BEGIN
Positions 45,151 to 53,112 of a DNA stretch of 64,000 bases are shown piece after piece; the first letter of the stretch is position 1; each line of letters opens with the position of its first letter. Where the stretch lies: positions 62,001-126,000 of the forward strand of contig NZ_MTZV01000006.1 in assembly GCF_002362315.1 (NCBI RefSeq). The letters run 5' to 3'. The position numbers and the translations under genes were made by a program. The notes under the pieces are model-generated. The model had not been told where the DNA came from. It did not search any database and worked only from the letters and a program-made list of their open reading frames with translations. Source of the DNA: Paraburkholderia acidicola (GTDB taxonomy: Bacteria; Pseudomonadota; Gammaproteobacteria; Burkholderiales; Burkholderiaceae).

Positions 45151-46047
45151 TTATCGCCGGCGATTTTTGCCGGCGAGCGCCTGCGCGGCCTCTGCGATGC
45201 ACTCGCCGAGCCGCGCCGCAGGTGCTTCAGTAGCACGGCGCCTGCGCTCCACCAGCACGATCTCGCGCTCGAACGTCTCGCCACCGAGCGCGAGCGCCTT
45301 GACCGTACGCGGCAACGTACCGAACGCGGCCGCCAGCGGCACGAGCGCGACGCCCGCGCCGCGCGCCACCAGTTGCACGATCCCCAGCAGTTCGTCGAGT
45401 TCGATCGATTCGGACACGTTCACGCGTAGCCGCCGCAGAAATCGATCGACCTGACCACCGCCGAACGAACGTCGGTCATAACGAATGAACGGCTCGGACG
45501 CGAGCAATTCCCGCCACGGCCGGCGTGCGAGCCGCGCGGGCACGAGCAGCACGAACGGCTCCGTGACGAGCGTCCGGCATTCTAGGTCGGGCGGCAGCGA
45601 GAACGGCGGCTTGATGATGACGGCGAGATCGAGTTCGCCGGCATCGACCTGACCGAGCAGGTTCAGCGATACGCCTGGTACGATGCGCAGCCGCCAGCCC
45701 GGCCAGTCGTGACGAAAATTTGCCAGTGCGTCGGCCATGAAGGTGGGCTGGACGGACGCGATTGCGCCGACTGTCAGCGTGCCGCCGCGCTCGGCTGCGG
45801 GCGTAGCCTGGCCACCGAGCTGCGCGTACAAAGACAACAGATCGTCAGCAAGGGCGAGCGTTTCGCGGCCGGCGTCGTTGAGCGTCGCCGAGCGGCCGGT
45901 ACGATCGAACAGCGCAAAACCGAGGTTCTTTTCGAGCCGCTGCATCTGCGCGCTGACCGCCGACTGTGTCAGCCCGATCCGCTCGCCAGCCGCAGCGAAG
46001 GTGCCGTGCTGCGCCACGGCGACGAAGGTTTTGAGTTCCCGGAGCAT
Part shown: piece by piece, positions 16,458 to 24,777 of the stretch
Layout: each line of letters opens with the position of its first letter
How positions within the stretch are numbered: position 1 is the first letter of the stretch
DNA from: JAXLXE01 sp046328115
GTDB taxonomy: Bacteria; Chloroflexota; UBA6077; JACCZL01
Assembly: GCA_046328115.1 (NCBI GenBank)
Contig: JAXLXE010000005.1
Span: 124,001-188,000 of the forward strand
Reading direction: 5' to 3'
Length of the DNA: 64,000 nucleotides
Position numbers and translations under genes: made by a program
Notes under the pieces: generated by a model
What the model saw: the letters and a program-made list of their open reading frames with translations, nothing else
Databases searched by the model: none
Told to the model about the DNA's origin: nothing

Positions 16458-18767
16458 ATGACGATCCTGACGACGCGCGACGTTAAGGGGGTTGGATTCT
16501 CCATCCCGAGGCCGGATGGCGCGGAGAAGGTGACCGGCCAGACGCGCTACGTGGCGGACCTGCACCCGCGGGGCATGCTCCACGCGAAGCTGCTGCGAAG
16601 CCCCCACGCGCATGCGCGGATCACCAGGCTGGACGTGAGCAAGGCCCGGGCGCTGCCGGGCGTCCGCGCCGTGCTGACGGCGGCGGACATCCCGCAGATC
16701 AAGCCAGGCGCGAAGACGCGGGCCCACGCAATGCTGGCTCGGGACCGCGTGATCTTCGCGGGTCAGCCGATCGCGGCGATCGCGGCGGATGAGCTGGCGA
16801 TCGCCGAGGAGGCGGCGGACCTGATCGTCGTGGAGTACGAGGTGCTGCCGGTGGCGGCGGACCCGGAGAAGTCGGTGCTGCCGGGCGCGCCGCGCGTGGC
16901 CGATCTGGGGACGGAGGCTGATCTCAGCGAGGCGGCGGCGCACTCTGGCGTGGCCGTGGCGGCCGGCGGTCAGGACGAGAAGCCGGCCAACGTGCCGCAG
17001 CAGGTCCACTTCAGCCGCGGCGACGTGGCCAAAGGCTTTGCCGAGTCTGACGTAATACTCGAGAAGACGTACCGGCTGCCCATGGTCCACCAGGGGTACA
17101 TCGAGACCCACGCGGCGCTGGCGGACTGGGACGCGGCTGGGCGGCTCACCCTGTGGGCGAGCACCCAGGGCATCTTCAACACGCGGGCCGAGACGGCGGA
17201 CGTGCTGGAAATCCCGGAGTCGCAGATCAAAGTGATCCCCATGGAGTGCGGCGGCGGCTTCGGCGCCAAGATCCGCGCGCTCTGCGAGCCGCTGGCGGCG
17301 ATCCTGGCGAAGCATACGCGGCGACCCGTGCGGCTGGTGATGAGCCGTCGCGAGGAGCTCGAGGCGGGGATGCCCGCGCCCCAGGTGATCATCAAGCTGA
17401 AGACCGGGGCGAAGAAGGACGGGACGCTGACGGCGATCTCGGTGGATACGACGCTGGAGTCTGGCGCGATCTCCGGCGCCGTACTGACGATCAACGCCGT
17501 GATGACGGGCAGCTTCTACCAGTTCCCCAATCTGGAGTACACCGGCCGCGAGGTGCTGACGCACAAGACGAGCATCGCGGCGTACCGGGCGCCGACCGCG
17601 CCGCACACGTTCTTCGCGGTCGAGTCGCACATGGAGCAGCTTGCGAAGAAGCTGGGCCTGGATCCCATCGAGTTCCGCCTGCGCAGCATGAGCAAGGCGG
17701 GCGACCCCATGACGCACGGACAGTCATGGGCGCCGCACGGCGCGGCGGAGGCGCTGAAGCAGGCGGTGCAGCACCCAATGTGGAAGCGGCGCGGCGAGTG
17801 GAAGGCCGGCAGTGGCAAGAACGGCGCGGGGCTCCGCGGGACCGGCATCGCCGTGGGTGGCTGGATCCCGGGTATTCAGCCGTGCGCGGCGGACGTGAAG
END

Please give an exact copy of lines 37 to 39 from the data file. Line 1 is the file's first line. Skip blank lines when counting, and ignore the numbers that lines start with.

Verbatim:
17201 CGTGCTGGAAATCCCGGAGTCGCAGATCAAAGTGATCCCCATGGAGTGCGGCGGCGGCTTCGGCGCCAAGATCCGCGCGCTCTGCGAGCCGCTGGCGGCG
17301 ATCCTGGCGAAGCATACGCGGCGACCCGTGCGGCTGGTGATGAGCCGTCGCGAGGAGCTCGAGGCGGGGATGCCCGCGCCCCAGGTGATCATCAAGCTGA
17401 AGACCGGGGCGAAGAAGGACGGGACGCTGACGGCGATCTCGGTGGATACGACGCTGGAGTCTGGCGCGATCTCCGGCGCCGTACTGACGATCAACGCCGT